Diagnosis and Treatment of PI

The National Institutes of Health estimates that there are approximately 500,000 Americans with undiagnosed PIDD.3

Primary immunodeficiency disease (PI) often goes untreated because there are no unique or specific symptoms. Symptoms can:

  • Range from mild to severe
  • Be mistaken for ordinary infections of the sinuses, ears, or lungs
  • Cause gastrointestinal problems or inflammation in joints

Getting a Diagnosis of PI

If you believe you might have PI, the first step is to get an expert evaluation. An immune system specialist, called an immunologist, can help with diagnosis and treatment. When an immunologist evaluates your immune system, the evaluation may include:

  • Detailed medical history
  • Physical exam
  • Blood tests
  • Vaccines to test your immune response
10 Warning Signs of PI for Adults

The 10 Warning Signs
of PI for Adults:

If you suspect that you or someone you know has PI, review this list of 10 warning signs from the Jeffrey Modell Foundation. The next step is to get an expert evaluation.

10 Warning Signs of PI for Children

The 10 Warning Signs
of PI for Children:

If you suspect that your child or the child of someone you know has PI, review this list of 10 warning signs from the Jeffrey Modell Foundation. The next step is to get an expert evaluation.

PI Treatment Options

Certain types of PI are associated with low immunoglobulin G levels (Ig are proteins that help fight infection); one treatment option is Ig therapy, which replaces the Ig G that is missing or in low supply. lg therapy is made from the blood plasma of carefully screened donors, and is manufactured and purified under strict conditions for efficacy and safety.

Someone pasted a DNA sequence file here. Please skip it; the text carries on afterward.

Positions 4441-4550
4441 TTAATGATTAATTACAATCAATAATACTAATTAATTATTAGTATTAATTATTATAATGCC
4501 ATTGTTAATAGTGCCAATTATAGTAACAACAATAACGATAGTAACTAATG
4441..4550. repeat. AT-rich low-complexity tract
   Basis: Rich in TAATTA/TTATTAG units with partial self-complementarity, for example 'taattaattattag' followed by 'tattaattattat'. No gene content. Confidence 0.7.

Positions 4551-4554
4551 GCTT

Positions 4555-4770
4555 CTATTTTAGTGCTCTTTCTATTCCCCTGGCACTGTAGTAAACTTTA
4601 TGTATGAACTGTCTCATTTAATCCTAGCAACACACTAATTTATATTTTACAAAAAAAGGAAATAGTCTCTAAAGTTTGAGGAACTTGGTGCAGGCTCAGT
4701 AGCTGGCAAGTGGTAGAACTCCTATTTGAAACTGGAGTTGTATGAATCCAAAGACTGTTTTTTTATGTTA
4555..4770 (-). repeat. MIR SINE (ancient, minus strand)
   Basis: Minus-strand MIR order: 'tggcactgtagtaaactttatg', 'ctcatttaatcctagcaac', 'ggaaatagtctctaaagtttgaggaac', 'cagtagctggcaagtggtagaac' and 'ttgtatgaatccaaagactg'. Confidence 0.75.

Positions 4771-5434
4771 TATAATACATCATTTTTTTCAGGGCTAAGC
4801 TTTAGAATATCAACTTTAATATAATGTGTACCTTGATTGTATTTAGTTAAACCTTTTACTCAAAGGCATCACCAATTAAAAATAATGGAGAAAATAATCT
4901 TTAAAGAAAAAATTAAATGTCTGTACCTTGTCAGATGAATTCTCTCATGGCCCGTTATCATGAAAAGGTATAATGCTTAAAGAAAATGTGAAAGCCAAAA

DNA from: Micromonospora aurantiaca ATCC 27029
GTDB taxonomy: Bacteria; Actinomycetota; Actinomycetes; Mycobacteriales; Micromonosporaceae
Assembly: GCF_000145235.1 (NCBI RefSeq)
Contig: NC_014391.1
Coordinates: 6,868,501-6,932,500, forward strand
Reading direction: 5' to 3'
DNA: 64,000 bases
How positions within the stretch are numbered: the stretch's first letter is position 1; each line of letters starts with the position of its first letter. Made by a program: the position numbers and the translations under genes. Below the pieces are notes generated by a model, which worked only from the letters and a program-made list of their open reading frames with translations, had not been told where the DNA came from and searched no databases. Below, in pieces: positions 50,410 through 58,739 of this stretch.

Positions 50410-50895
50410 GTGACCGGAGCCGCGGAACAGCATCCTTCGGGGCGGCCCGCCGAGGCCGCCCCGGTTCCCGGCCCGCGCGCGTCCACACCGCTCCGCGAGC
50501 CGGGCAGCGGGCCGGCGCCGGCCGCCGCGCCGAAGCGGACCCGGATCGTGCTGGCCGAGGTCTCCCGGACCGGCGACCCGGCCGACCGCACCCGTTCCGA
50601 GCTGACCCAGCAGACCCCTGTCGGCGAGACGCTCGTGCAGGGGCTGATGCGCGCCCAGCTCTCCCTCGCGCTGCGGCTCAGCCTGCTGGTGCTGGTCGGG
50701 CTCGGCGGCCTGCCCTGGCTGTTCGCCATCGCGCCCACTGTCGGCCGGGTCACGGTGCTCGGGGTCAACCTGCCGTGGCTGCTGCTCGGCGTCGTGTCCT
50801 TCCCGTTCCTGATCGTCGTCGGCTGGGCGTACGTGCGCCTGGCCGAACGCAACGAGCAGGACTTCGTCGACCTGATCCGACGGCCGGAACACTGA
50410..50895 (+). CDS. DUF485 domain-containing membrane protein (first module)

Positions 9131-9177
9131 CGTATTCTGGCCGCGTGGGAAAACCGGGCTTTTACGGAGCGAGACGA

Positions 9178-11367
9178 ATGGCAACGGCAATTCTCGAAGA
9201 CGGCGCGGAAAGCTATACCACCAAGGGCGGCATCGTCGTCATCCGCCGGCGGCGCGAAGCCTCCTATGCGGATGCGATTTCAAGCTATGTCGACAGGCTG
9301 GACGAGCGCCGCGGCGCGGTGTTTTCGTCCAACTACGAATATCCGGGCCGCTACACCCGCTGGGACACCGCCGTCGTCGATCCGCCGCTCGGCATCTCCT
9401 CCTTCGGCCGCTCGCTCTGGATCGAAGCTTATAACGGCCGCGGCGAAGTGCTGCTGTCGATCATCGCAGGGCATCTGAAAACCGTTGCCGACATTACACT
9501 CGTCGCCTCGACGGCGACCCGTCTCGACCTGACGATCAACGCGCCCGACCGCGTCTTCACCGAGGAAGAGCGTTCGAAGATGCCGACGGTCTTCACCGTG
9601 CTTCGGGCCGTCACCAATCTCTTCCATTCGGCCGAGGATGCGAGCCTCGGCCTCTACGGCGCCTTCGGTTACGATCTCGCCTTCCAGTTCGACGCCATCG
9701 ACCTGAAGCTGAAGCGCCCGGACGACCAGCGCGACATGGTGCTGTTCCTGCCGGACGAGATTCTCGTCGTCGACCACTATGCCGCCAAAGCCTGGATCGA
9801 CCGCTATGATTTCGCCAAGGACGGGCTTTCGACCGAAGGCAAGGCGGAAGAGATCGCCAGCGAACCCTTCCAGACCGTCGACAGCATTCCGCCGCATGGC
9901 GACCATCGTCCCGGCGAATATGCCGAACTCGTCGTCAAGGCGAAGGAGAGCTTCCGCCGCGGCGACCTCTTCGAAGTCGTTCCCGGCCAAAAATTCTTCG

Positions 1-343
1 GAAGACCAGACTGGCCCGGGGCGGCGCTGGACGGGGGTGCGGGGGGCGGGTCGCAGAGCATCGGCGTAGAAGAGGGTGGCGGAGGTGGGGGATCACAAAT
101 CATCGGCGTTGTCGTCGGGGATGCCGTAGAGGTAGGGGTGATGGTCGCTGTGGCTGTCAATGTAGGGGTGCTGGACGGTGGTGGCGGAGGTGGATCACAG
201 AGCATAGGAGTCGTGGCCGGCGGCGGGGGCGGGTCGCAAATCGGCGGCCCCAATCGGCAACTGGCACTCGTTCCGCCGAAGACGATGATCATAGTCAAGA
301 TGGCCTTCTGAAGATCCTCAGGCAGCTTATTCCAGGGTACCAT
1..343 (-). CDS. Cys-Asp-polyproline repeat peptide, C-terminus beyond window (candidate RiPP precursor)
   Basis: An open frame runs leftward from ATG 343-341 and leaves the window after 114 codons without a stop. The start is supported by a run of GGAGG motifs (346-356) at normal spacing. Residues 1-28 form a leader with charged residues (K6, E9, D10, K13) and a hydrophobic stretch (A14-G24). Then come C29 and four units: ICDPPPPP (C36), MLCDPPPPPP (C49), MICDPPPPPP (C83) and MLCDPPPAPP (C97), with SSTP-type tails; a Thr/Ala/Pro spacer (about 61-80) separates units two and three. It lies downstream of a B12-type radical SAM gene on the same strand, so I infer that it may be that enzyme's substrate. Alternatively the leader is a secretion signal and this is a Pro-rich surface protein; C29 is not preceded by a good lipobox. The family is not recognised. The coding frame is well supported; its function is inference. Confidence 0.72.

Because Ig therapy is made from blood plasma, it cannot be in pill form. Instead, Ig therapy is infused. Ig infusions are typically given 2 ways:

  • Just below the skin: subcutaneous Ig, or SCIg
    SCIg products (like Hizentra) are typically self-administered using an infusion pump and small needle (SCIg has typically been administered weekly; Hizentra is the first product approved for administration as often as daily or as infrequently as every 2 weeks.)
  • Into the vein: intravenous lg, or IVIg
    IVIg therapy is administered by a medical professional, into the vein, about every 3 to 4 weeks

Hear Dr. Wasserman Discuss IVIg vs. SCIg Therapy Options

“When considering the most appropriate route of administration of immunoglobulin therapy,there are [a number of] factors that play a role”

- Richard L. Wasserman, MD, PhD

Hear Prescribers Discuss Topics Surrounding SCIg Therapy

Gain Freedom in Your Therapy With Hizentra

Hizentra provides a number of benefits for people living with primary immunodeficiency disease, including the ease of a treatment option you can administer yourself. No need to take time out of your schedule to receive treatment in an outpatient center or doctor’s office. Hizentra even provides the freedom to do certain activities while you infuse.

Important Safety Information

Important Safety Information